overseas operations will be regarded as an extension of
       domestic operations.
      For European firms, international operations are more like
       to represent the major part of their business.
      Since the implementation of the Single European Market,
       there has been growth in large European-scale companies
       (formed via acquisition or joint ventures) that centralize
       management organization and strategic decision-making.
      However, processes of operational decentralization with
       regard to industrial relations are also evident.
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Management Attitudes towards
 Knowledge of management attitudes or ideology
  concerning unions provides a more complete
  explanation of multinational industrial relations
  behavior than relying solely on a rational economic
      Competitive/confrontational versus cooperative
      Codetermination
      Works council
 Union density in western industrial societies
    Denmark has the highest level of union membership
    U.S. has the second lowest
    France has the lowest in the western world.

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Industrial Disputes and Strike
 Hamill examined strike-proneness of multinational subsidiaries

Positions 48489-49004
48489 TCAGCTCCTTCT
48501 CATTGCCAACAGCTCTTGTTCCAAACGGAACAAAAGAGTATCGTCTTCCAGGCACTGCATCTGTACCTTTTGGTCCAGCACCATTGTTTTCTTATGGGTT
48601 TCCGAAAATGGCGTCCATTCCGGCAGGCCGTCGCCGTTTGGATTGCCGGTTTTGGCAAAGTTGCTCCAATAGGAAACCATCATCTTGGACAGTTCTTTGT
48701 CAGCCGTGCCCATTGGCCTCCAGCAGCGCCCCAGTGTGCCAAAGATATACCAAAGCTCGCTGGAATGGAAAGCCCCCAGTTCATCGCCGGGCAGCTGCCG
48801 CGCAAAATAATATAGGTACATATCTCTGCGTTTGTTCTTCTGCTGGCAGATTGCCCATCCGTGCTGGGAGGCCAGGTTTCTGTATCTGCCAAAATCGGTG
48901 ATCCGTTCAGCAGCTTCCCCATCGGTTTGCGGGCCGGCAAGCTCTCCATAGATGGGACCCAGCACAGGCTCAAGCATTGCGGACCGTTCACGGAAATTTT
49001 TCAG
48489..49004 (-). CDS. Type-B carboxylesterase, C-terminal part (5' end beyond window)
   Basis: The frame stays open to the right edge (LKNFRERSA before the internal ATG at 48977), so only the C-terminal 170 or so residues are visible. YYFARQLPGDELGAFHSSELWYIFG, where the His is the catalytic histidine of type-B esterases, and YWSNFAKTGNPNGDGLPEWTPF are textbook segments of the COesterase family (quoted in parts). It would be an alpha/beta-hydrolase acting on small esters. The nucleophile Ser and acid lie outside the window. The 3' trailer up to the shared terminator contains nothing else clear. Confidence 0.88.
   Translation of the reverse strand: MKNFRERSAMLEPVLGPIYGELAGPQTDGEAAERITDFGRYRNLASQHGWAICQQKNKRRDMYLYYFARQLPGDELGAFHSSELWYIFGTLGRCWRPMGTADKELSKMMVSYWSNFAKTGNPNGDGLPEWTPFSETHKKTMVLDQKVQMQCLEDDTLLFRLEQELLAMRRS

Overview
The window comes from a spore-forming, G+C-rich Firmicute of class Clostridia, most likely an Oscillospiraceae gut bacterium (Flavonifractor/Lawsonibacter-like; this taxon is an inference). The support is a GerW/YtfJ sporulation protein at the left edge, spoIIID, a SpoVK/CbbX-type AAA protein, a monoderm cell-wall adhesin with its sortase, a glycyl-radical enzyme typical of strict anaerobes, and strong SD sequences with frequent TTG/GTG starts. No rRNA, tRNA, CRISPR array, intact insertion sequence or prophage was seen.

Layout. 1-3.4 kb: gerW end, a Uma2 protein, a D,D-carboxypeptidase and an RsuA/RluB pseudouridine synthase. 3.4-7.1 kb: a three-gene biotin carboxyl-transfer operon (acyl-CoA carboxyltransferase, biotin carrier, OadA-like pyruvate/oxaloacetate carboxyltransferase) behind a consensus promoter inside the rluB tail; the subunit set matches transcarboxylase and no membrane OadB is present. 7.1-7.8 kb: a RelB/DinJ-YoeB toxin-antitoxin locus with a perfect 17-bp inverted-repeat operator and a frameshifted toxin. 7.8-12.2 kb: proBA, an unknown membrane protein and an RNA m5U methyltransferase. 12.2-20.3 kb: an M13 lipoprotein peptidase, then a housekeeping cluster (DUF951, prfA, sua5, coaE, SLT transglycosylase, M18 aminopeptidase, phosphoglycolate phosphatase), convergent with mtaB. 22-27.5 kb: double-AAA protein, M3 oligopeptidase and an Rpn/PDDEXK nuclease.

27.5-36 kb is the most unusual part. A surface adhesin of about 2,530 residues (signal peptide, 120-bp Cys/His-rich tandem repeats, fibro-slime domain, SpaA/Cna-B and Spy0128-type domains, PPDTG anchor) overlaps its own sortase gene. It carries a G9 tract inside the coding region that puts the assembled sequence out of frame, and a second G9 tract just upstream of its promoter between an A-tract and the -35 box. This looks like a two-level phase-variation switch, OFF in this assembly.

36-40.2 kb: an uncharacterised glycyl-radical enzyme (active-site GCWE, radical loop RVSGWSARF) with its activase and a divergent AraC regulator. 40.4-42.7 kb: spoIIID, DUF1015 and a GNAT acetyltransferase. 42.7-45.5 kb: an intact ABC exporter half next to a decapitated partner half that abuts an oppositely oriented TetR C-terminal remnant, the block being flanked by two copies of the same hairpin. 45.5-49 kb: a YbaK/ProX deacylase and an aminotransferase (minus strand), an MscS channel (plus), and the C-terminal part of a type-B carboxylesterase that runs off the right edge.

and indigenous firms in Britain across three industries.
 Strike proneness was measured via three variables:
       Strike frequency
       Strike size
       Strike duration
 There was no difference across the two groups of firms with
  regard to strike frequency.
 But multinational subsidiaries experienced larger and longer
  strikes than local firms.
       Foreign-owned firms may be under less financial pressure to
        settle a strike quickly than local firms – possibly because they
        can switch production out of the country.

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Trade Unions and International
Industrial Relations
 Trade unions may limit the strategic
   choices of multinationals in three ways:
     By influencing wage levels to the extent that
      cost structures may become uncompetitive;
     By constraining the ability of multinationals to
      vary employment levels at will; and
     By hindering or preventing global integration
      of the operations of multinationals.

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Influencing Wage Levels
 Although the importance of labor costs
  relative to other costs is decreasing, labor
  costs still play an important part in